1. Welcome Hearth.com Guests and Visitors - Please enjoy our forums!
    Hearth.com GOLD Sponsors who help bring the site content to you:
    Hearthstone Soapstone and Cast-Iron stoves( Wood, Gas or Pellet Stoves and Inserts)
    Caluwe - Passion for Fire and Water ( Pellet and Wood Hydronic and Space Heating)

Chimney question from a newbie

Post in 'The Hearth Room - Wood Stoves and Fireplaces' started by mikemackin, Apr 14, 2013.

  1. mikemackin

    mikemackin New Member

    Joined:
    Apr 14, 2013
    Messages:
    1
    Loc:
    Akron, OH
    Hi All,

    I'm planning on taking the wood stove plunge this summer. I just climbed up the 35' chimney yesterday to measure my tile (exterior) liner and found there is 6 1/2" x 10" of space for a liner plus insulation. I plan on putting in a free-standing stove and venting out the back and then up so I can set it in front of the existing box. I have 1400 sq ft to heat.

    I see most stoves have a 6" vent so I'm thinking I won't be able to get 6" stainless plus +- 2" of insulation down the chimney???

    Any comments? How about reducing the flue down to 5"? Could my chimney have one smaller tile on the top and then be larger the rest of the way down? Do they make stoves with 5" vents?

    Any help is appreciated.

    Helpful Sponsor Ads!





  2. BrotherBart

    BrotherBart Hearth.com LLC Mid-Atlantic Division Staff Member

    Joined:
    Nov 18, 2005
    Messages:
    28,210
    Loc:
    Northern Virginia
    At 35' a 5.5" liner should do fine with most stoves spec'ed for 6" flues. Your challenge is finding a rear flue exit stove that you like and that will do the job. Several out there. And lots of folks here to help you through the project.
  3. chimneylinerjames

    chimneylinerjames Feeling the Heat

    Joined:
    Nov 26, 2012
    Messages:
    381
    You could definitely use a 5.5" liner. You could use 1/4" insulation, instead of the 1/2", that would give you about 6.25" overall outside diameter. It may still be tight but with a pulling cone and a rope it should fit. If it has some turns in the chimney or flues that are offset, I would break out the flues and just use 1/2" insulation.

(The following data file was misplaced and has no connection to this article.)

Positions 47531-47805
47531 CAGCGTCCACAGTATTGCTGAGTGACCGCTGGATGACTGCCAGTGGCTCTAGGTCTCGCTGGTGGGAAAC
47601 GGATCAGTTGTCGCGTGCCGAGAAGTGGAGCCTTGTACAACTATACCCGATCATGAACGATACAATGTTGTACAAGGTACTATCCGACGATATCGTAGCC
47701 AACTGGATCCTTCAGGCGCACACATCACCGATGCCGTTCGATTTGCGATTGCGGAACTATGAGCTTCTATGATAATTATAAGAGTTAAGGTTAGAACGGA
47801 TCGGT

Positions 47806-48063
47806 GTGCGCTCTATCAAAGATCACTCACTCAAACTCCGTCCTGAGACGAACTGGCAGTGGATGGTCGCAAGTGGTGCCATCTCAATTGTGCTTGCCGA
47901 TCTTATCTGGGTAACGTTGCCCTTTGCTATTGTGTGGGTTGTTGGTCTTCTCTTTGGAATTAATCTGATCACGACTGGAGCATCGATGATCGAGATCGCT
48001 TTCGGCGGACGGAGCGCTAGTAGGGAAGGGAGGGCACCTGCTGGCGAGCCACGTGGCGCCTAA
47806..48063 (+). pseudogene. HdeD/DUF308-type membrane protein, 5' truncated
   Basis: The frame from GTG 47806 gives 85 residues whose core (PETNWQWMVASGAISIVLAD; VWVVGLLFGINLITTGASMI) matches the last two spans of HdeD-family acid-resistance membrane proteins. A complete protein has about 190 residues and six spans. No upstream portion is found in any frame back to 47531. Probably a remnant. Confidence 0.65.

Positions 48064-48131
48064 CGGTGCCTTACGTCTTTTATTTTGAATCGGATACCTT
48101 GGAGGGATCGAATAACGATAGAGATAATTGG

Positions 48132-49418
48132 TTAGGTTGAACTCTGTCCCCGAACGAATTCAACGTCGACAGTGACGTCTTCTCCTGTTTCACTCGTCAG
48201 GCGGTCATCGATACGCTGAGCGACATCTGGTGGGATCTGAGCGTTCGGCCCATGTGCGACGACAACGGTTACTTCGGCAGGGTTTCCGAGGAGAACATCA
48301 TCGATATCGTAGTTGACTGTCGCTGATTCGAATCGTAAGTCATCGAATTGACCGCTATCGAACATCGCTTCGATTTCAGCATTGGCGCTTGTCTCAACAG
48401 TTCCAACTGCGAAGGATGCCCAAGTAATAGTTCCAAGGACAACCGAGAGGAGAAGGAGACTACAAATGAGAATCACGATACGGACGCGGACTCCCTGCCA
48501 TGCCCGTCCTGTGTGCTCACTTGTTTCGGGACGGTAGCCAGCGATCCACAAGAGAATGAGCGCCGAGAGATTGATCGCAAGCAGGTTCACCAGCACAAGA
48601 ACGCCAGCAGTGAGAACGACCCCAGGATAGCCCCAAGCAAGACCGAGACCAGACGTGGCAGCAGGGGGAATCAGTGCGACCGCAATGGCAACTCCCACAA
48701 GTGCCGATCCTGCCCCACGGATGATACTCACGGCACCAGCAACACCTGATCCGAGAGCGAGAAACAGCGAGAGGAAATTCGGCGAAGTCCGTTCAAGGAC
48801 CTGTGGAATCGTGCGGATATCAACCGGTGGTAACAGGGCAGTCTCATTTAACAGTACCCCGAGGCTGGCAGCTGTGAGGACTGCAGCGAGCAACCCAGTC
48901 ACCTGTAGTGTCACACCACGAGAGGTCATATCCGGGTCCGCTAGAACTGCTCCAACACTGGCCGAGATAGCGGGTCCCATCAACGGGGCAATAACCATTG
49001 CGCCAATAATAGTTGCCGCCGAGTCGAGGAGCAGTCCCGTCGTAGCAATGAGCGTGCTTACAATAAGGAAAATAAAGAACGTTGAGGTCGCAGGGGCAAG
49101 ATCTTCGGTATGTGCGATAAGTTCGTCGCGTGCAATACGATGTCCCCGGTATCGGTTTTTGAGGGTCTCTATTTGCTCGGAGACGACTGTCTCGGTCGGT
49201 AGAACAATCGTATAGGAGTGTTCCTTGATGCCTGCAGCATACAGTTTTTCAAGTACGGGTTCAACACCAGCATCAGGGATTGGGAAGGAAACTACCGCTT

4. Backwoods Savage

    Backwoods Savage Minister of Fire

    Joined:
    Feb 14, 2007
    Messages:
    27,816
    Loc:
    Michigan
    Welcome to the forum Mike.

    With what you have stated, I would highly recommend you look closely at the Woodstock line and the Fireview would be my preference. Also look closely at what Woodstock offers including a six month money back guarantee on their stoves. You'll also find they are second to none when it comes to customer service.

    fwiw, your home and ours would be about the same size and we heat very comfortably with the Fireview. In addition we can heat our house on less than 3 cord of wood per year. In addition, this is a clean burning stove (if you give it good fuel). We've cleaned our chimney exactly one time in six burning seasons and there is zero creosote!


    One good hint that I really hope you take no matter what stove you buy. If you have not yet done so, get your wood now. Yesterday if at all possible and do not plan on burning oak for a few years. That is because oak takes so long to dry out to burn as it should. If you are buying wood, beware that they will all tell you their wood is "seasoned" and ready to burn. My recommendation is to not believe even one of those sellers. If you did a search on this forum you will find that almost all new wood burners have problems in their first couple years and want to blame the stove or chimney when it is nothing but the wood they are attempting to burn. So do yourself a favor and get the wood before you get the stove. Stack it off the ground and out in the windiest spot on your place. Pray that Mother Nature will dry that wood enough for you to burn good this next winter.

    Good luck.
    dougand3 likes this.
  5. dougand3

    dougand3 Minister of Fire

    Joined:
    Oct 16, 2008
    Messages:
    816
    Loc:
    North Alabama
    Like Dennis said, get your wood split and stacked in the sun and wind now. If you can get a softwood like southern yellow pine, it will be ok to pretty good for winter 2013-14.
  6. begreen

    begreen Mooderator Staff Member

    Joined:
    Nov 18, 2005
    Messages:
    47,486
    Loc:
    South Puget Sound, WA
    Sounds like 5" Duraliner was made for this job. It is preinsulated so you don't need to account for an insulation wrap. At 35' it should do ok. There are a few European stoves with ~5" vents, but I don't think you will need that. 35' of pipe is going draw well unless there is some serious negative pressure in this location.

    Tell us more about where the stove is going and what you want it to do? How large an area do you intend to heat with it?
  7. skinanbones

    skinanbones Member

    Joined:
    Feb 10, 2011
    Messages:
    226
    Loc:
    Ontario
    with those measurement you have a 8x12 tile and in our experience unless those tiles were setup perfect and straight, it going to be a struggle to get the 5.5 with insulation all the way to the bottem. Realistically 5" with a thin insulation may go down through there. You might want to consider using loose fill insulaltion that you can pour in. As for the reduction at 35' of chimney height 90% of the stoves out there will work on a 5" liner system

Share This Page